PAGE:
The country’s chief election commissioner KM Nurul Huda said there was a “congenial atmosphere” to hold the polls and promised it will be free and fair.
“We hope we will be able to hold a free, fair and acceptable election,” Huda said in a televised address.
A day before, Prime Minister Sheikh Hasina wrapped up week-long talks between the ruling Awami League-led 14-party combine and at least 80 parties under the banners of different alliances.
During the dialogue, Jatiya Oikyafront, an alliance of the Bangladesh Nationalist Party and several other opposition parties, demanded for a dissolution of parliament before the polls and the creation of a caretaker government. The ruling party, however, rejected it over constitutionality.
Hasina is seeking reelection while her rival, Kaleda Zia, is in jail on two separate corruption cases and is unlikely to be allowed to run. Parties must file nominations by November 19.
Analysts fear the political situation may get complicated further following the announcement of the schedule as major issues remain unsettled.
Oikyafront has threatened protests in the coming days if the schedule was announced without resolving the crisis.
Oikyafront top leader Dr Kamal Hossain wrote to the Election Commission (EC) on Saturday, requesting it not to announce the schedule until the crisis over the polls was resolved. A team also met with the election commissioner on Tuesday with the same plea.
“We requested the EC not to announce the election schedule until the political parties reach a consensus on resolving the current political crisis. But the EC didn’t keep our request, which squandered the opportunity to resolve the crisis,” Mujahidul Islam Selim, president of the Communist Party of Bangladesh, a component of the Left Democratic Alliance, told The Daily Star.
“Such a move by the Election Commission is not only harmful, but also dangerous,” he added.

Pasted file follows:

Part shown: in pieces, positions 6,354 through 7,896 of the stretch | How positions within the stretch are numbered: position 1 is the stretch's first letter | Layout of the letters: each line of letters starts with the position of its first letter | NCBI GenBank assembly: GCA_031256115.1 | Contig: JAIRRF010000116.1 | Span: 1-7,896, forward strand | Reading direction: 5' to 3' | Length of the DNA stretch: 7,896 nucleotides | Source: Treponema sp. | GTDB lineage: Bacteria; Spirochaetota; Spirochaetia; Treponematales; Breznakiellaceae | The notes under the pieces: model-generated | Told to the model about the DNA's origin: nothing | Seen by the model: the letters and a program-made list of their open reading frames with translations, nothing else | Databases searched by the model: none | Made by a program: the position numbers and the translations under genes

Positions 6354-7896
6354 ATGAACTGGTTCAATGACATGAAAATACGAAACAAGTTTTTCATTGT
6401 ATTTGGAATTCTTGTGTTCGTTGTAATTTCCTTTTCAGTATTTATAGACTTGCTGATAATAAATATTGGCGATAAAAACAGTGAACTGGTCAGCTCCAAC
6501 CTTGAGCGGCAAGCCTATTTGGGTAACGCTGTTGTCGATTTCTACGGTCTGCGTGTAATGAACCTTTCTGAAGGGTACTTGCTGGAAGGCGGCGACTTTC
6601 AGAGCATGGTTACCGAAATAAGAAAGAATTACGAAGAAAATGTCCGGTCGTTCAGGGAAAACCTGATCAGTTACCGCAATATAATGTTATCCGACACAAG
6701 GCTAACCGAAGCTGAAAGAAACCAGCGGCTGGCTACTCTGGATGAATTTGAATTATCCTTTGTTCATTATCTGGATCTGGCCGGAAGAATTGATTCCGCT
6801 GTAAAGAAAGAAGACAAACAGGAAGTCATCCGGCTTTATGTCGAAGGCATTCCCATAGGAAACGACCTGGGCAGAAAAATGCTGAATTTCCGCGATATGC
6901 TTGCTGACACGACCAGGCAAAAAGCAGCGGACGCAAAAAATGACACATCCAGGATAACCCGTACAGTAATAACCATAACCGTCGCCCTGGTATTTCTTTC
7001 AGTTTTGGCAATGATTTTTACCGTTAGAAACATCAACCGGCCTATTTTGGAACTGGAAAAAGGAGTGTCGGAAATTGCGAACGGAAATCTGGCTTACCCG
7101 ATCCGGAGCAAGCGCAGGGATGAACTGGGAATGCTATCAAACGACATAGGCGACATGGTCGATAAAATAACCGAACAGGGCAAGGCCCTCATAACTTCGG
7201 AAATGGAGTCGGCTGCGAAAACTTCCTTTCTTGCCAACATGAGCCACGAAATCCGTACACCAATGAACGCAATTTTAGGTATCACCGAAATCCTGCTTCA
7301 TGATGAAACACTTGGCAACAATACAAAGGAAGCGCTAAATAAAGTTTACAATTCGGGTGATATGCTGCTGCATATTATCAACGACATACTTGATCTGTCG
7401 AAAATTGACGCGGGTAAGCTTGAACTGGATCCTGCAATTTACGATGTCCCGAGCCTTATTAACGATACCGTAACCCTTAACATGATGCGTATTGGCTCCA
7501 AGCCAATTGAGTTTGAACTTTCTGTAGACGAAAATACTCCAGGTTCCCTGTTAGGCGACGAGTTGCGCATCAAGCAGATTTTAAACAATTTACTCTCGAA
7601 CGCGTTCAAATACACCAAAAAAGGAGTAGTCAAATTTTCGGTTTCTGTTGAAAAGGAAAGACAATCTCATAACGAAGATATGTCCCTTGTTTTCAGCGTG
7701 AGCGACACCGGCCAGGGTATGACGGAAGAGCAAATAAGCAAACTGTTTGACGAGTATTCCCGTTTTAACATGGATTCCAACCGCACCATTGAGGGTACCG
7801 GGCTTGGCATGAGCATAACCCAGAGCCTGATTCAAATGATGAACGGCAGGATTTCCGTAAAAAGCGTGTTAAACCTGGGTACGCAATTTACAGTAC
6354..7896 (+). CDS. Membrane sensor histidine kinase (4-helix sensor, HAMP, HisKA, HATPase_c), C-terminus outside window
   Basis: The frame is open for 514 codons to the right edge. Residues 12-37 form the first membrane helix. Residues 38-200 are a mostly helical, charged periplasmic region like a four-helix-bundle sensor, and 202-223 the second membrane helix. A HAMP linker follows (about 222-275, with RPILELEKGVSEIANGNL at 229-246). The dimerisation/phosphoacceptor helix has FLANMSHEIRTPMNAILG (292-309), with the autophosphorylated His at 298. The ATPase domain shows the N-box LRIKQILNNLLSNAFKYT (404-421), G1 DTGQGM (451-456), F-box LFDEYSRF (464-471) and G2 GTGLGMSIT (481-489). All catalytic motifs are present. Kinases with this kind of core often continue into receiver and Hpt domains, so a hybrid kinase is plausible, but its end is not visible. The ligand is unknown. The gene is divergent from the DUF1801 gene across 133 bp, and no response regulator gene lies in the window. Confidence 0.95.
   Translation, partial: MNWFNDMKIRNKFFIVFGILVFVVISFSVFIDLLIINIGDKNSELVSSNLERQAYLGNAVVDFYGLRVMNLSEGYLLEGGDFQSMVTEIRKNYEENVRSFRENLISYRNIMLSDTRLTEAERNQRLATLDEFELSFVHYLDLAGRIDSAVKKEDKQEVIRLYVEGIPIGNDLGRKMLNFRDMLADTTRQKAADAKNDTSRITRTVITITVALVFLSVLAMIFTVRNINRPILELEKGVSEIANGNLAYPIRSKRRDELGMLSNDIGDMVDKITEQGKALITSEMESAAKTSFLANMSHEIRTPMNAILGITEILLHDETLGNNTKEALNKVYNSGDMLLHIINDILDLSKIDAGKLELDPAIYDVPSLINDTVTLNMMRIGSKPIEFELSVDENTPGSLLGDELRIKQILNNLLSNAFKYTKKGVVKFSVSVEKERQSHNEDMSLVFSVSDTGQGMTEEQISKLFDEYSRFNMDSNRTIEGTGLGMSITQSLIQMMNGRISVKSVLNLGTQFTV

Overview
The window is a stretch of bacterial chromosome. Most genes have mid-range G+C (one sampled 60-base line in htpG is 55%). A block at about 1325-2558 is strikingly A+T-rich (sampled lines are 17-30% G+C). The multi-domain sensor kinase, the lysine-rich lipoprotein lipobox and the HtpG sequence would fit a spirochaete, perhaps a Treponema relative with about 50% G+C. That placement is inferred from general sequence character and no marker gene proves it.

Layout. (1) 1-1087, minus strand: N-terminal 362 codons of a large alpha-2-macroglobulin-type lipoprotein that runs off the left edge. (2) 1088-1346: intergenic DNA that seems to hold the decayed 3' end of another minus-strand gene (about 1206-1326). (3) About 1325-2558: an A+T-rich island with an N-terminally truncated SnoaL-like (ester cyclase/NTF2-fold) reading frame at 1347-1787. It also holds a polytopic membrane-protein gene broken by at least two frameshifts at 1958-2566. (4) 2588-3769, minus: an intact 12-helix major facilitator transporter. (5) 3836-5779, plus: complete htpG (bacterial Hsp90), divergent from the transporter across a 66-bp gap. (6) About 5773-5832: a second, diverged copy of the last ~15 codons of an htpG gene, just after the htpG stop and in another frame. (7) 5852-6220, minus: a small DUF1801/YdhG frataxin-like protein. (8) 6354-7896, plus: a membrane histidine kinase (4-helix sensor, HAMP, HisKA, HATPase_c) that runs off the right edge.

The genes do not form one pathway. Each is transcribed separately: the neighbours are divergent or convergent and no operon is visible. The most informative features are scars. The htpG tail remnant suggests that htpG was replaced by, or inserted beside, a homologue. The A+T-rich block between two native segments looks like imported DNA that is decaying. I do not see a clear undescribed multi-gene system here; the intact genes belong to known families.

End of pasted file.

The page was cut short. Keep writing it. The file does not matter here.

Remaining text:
Ali Riaz, a professor of the politics and government department at the Illinois State University in the US, told The Daily Star that the announcement of the election schedule not only makes the situation complex but also pushes it to an unwanted direction.
“I hope the Election Commission members will understand that they will need to shoulder the responsibility for creating such a situation,” he said.
Huda had requested all political parties to resolve their differences politically if there was any, and said they should remain careful so that the polls atmosphere does not turn violent.
The EC has unveiled the schedule in an unusual hurry. After the filing of candidacy deadline on November 19, the commission has three days until November 22 to scrutinize the nominations. Last date for withdrawing candidacy is on November 29.
But since the June 1996 polls, none of the four previous ECs came up with polls schedules in such haste. Following the start of the 90-day countdown to polls, each of the ECs took one month on average to announce the schedule. Huda, however, announced the schedule only a week after the 90-day countdown began on October 31. According to the timeframe, the election should be held on or by January 28.
The EC finalised the schedule at a meeting yesterday morning and announced it in the evening.
Among the promises that the commission made are ensuring a level playing field for all political parties and candidates and deploying 600,000 enforcers across the country to maintain law and order.